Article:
As a youth, I always figured I’d grow up to be a scientist. I guess this came from those 1950's science fiction movies that always ended with some lab-coated genius coming up with a way to kill the gigantic mutated grasshoppers that had taken up residence in the Holland Tunnel. Sometimes, he even got the girl. It seemed to be the perfect job.

Alas, the closest I came was to become a computer geek. . . which, for some strange reason, seemed to reduce my chances of getting the girl. To this day science still fascinates me, so I’m understandably disappointed that the aims of scientists seems to have diminished over the years. Instead of defeating mutated, city wrecking insects, they have focused on more trivial endeavors . . . like creating genetically engineered mosquitoes.

Yes, after years of research, scientists now report that they are on the verge of creating a better mosquito. While one might expect that the goal would be to produce a mosquito that does not bite, one would be wrong. This brave new mosquito will still retain it's desire for human blood. Instead, scientists are working on a way to prevent this valuable addition to our ecology from carrying malaria.

Now, the eradication of malaria is a worthy goal. Malaria remains a major problem, especially in many third world countries, and with the threat of global warming, some scientists predict it will make more of a comeback in the United States as these blood suckers (the mosquitoes . . . not the scientists. . .) move north from the tropics.

To date, researchers have not created a malaria proof mosquito, but they have created a mosquito that will glow in the dark. Well, actually, you need a black light in order to see the glow, but it's the mental image that counts. Who among us can deny that this is not progress? I'm sure the Florida Chamber of Commerce is eagerly anticipating the light show over the Everglades, the Mosquito Borealis, that will undoubtedly become a tourist Mecca in the coming years.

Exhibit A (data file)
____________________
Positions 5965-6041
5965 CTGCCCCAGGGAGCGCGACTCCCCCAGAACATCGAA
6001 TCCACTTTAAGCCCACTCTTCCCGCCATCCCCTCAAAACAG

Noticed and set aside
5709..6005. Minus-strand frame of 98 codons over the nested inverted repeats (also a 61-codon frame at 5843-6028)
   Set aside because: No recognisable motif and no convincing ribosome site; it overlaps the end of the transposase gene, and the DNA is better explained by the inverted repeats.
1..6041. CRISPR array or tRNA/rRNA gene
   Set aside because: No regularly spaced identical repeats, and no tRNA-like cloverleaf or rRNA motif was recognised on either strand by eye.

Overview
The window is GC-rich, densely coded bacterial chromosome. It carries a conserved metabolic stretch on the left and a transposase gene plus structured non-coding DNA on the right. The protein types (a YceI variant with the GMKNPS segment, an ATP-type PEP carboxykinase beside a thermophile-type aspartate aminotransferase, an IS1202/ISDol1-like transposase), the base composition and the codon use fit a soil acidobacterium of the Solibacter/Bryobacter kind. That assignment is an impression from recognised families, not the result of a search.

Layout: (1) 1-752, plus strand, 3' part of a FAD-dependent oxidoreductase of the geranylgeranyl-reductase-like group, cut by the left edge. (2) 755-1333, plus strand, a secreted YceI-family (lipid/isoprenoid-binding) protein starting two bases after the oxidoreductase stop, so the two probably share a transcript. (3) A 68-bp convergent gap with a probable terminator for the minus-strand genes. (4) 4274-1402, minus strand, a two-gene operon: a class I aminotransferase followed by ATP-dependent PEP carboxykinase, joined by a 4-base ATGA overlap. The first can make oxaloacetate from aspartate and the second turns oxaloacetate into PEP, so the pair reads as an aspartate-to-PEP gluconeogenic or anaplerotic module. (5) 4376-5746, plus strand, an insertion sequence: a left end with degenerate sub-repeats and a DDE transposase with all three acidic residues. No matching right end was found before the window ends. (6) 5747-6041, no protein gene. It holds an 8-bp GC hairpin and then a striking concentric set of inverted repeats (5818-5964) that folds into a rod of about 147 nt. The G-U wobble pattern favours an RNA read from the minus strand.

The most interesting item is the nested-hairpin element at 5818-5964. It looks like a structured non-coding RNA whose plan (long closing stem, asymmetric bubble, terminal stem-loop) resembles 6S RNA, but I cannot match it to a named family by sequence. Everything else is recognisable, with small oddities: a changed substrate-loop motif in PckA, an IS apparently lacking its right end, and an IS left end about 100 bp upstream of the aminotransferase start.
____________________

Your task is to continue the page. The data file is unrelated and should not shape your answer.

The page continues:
I have to ask, albeit humbly, that if we can make mosquitoes that glow in the dark, and are hopefully incapable of spreading malaria, why can't we simply make them lose their appetite for human blood? Is there some mosquito lobby out there claiming that to do so would deprive them of their basic parasitic blood sucking rights? If so, I imagine this group must also represent lawyers and politicians, as there is so much overlap in their interests.

No, I fear the answer is that, while they could make a kinder and gentler mosquito, it would have devastating economic consequences. We would have to dispense with the manufacturing of millions of tons of insecticides and repellents aimed at mosquito control, decrease the poisoning of our environment, and cut the exposure of our immune systems to toxic chemicals. And nobody wants that.

Now I'm sure, if you tried hard enough, you might find some compelling reason to preserve the world's mosquito population. But if you do, you're simply trying too hard. As far as I'm concerned, we could dispense with mosquitoes entirely, but this is not an ecologically correct stance. Just as the good folks from PETA objected when the CBS television show Survivors depicted hungry castaways eating rats, and protested by carrying signs saying Rats have Rights, someone must standup for these much maligned insects.

And what of the Malaria parasite? If we eradicate their most common vector, what is to become of them? If rats have rights, then surely, so do parasites. They are living creatures, entitled to the same consideration as rodents, mosquitoes, and sometimes even people.

There is seemingly only one solution. We must allow mosquitoes, parasites, viruses and any other living thing prosper and flourish in our ecology. Given enough time, man will lose the battle and our planet will revert to its pure, pre-human state. A harsh fate? Perhaps . . . but after all, the mosquitoes were here first.

Friday, August 05, 2005

Blessed are the Geek

Men are, as everyone knows, all brutes. Their bloodstream's flow with a violence inducing drug called testosterone. They are the war makers, the rapists, and the destroyers of our environment. They also watch too much sports. So it is plain to see that our world can never evolve until men, as we know them, no longer exist. Those of us who protest, who still see maleness as equal to the other gender, simply don't get it.